"She told him, 'There's something wrong with you,'" Lane continues. "That made him angry. He came around the desk and grabbed her in the crotch, grabbed her breasts. As she was struggling, she thought, 'Where the hell are my protectors?' They were nowhere to be seen. But finally, after about five minutes of that, somebody finally came in and Bradley backed off. Susie ran out, told them what happened, and Bradley was taken away — escorted out of the office. He wasn't seen in the prison again."

Not that he faced any criminal charges for his behavior. "What ended up happening was that he admitted it, but they allowed him to resign," Lane says. "He should have been fired and prosecuted, but instead they said, 'You can resign,' and he got sort of an honorable discharge."

The situation faced by Ullery was considerably worse, Lane notes: "Rumors were going all over the DOC that she was a snitch — that she snitched on Bradley, she was wearing a wire. And she started getting death threats from other inmates, since it doesn't matter who you snitch on — a correctional officer who is sexually assaulting you or another inmate. You're still a snitch."

Ullery was paroled about three months later, and in July 2018, she filed a civil-rights lawsuit, which described her as "the victim of a system that not only looked the other way as Defendant Bruce Bradley treated inmates as objects of his own sexual gratification, but actually set Ms. Ullery up to be sexually assaulted by a man with a known history of sexual misconduct."

As Lane summarizes the next four years of legal wrangling, the State of Colorado "filed a motion to dismiss that was denied, so they took the case up to the 10th Circuit. We won in the 10th Circuit, which sent it back for trial. After that, they said, 'Okay, we give up,' and $300,000 later, we're done with the case."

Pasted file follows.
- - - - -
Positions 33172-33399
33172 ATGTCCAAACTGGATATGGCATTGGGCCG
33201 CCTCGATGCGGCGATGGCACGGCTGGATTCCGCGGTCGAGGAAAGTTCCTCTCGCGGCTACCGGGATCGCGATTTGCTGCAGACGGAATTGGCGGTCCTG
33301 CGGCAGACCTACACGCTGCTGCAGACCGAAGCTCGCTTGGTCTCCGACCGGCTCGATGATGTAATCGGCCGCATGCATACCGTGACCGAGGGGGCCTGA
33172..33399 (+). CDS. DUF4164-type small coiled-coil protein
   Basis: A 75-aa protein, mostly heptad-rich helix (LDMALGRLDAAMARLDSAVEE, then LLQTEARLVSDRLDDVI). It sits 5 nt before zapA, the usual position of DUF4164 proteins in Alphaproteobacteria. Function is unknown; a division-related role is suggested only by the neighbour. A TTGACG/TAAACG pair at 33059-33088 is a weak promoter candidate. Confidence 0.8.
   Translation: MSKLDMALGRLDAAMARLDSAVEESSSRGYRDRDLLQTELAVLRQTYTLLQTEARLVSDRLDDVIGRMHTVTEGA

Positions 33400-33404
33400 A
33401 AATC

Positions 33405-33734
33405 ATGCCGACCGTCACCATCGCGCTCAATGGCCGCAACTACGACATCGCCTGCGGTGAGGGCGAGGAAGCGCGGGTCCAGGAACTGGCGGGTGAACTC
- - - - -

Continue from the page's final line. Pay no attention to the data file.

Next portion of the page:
As Lane sees it, "There are plenty of honorable DOC employees. But it's always a corrupt system when the cops are investigating cops. And that's what happened here, even though there was an admission of a sexual assault. Bradley should have been prosecuted, but he didn't even get fired — and he didn't lose a paycheck. I call that corruption."

The Colorado Department of Corrections issued the following statement about the settlement: "Ms. Ullery reported staff misconduct several years ago, which the department took very seriously and which was investigated by our Inspector General’s office. The staff member involved, Mr. Bradley, is no longer employed by the Department. Ms. Ullery filed a lawsuit and alleged additional complaints that she had not reported during the investigation, including claims the department disputed. The department has no further comment on the litigation that resulted from this matter."

Click to read Susan Ullery v. Rick Raemisch, et al. (Raemisch is the former CDOC executive director), and the settlement agreement, which was signed on July 29 and made public yesterday, August 16.
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Michael Roberts has written for Westword since October 1990, serving stints as music editor and media columnist. He currently covers everything from breaking news and politics to sports and stories that defy categorization.
Contact: Michael Roberts